"The apostles and the elder brethren453 unto the brethren who are of the Gentiles in Antioch, Syria, and Cilicia, greeting: Forasmuch as we have heard, that some who went out from us have troubled you with words, subverting your souls, to whom we gave no commandment, it seemed good unto us, having come to be of one accord, to choose out men and send them unto you with our beloved Barnabas and Paul, men that have hazarded their lives for the name of our Lord Jesus Christ. We have sent therefore Judas and Silas, who themselves also shall tell you the same things by word of mouth. For it seemed good to the Holy Spirit, and to us, to lay upon you no greater burden than these necessary things: that ye abstain from meats sacrificed to idols, and from blood, and from things strangled, and from fornication; from which if ye keep yourselves, it shall be well with you. Farewell."454

The decree was delivered by four special messengers, two representing the church at Antioch, Barnabas and Paul, and two from Jerusalem, Judas Barsabbas and Silas (or Silvanus), and read to the Syrian and Cilician churches which were agitated by the controversy.455  The restrictions remained in full force at least eight years, since James reminded Paul of them on his last visit to Jerusalem in 58.456  The Jewish Christians observed them no doubt with few exceptions till the downfall of idolatry,457 and the Oriental church even to this day abstains from blood and things strangled; but the Western church never held itself bound to this part of the decree, or soon abandoned some of its restrictions.

Thus by moderation and mutual concession in the spirit of peace and brotherly love a burning controversy was settled, and a split happily avoided.


Analysis of the Decree.


The decree of the council was a compromise and had two aspects: it was emancipatory, and restrictive.

(1.) It was a decree of emancipation of the Gentile disciples from circumcision and the bondage of the ceremonial law. This was the chief point in dispute, and so far the decree was liberal and progressive. It settled the question of principle once and forever. Paul had triumphed. Hereafter the Judaizing doctrine of the necessity of circumcision for salvation was a heresy, a false gospel, or a perversion of the true gospel, and is denounced as such by Paul in the Galatians.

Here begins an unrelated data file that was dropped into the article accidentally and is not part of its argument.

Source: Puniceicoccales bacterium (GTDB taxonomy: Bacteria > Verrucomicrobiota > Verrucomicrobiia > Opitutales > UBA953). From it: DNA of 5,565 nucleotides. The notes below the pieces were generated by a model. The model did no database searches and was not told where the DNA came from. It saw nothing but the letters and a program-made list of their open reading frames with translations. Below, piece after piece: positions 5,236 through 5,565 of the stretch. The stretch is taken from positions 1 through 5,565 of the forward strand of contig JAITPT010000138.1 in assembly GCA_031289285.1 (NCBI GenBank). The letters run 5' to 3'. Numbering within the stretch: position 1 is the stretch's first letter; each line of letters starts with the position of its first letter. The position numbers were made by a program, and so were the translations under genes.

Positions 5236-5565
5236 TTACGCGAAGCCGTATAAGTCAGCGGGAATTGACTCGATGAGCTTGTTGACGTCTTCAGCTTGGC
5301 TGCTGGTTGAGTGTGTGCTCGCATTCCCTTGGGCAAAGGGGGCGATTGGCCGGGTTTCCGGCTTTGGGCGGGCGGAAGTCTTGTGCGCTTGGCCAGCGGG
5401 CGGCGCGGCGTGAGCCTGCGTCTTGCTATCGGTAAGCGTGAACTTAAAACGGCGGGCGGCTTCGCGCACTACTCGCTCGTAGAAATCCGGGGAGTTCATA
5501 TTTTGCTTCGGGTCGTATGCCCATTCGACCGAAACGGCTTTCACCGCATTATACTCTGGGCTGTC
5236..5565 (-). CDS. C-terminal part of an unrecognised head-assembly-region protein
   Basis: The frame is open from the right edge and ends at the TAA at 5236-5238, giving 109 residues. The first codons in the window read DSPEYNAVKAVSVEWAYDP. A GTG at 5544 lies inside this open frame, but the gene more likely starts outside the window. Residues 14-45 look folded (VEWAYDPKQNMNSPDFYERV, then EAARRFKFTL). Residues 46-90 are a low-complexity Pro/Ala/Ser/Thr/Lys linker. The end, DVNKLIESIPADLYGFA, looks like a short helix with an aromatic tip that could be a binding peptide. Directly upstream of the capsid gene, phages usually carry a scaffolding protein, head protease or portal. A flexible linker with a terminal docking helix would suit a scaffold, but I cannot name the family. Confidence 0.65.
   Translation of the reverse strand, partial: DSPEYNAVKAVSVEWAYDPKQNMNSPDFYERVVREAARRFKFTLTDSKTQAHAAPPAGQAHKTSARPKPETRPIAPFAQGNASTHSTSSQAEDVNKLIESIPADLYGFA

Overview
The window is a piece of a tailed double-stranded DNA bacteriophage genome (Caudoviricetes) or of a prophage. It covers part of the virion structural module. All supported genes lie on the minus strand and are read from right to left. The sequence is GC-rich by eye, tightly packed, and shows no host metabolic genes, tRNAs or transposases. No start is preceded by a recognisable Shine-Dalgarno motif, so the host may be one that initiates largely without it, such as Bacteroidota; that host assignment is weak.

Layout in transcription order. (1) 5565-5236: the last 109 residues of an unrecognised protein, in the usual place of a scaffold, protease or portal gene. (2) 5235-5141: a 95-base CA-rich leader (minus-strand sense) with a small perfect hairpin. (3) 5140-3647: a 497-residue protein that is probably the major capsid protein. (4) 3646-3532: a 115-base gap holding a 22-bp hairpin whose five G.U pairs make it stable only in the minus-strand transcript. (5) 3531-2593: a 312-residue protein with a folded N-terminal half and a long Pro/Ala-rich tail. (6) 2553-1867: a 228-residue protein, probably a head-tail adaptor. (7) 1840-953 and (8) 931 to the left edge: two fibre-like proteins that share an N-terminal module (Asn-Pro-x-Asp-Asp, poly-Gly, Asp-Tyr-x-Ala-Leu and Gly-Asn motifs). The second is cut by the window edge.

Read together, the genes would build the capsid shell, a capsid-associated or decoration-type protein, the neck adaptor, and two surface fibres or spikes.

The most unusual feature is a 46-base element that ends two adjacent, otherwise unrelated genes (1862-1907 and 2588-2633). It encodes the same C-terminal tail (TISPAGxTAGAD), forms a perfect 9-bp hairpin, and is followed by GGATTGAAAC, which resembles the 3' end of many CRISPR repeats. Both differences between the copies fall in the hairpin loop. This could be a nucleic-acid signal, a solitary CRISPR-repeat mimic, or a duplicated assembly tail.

(2.) The decree was restrictive and conservative on questions of expediency and comparative indifference to the Gentile Christians. Under this aspect it was a wise and necessary measure for the apostolic age, especially in the East, where the Jewish element prevailed, but not intended for universal and permanent use. In Western churches, as already remarked, it was gradually abandoned, as we learn from Augustine. It imposed upon the Gentile Christians abstinence from meat offered to idols, from blood, and from things strangled (as fowls and other animals caught in snares). The last two points amounted to the same thing. These three restrictions had a good foundation in the Jewish abhorrence of idolatry, and every thing connected with it, and in the Levitical prohibition.458  Without them the churches in Judaea would not have agreed to the compact. But it was almost impossible to carry them out in mixed or in purely Gentile congregations; for it would have compelled the Gentile Christians to give up social intercourse with their unconverted kindred and friends, and to keep separate slaughter-houses, like the Jews, who from fear of contamination with idolatrous associations never bought meat at the public markets. Paul takes a more liberal view of this matter—herein no doubt dissenting somewhat from James—namely, that the eating of meat sacrificed to idols was in itself indifferent, in view of the vanity of idols; nevertheless he likewise commands the Corinthians to abstain from such meat out of regard for tender and weak consciences, and lays down the golden rule: "All things are lawful, but all things are not expedient; all things are lawful, but all things edify not. Let no man seek his own, but his neighbor’s good."459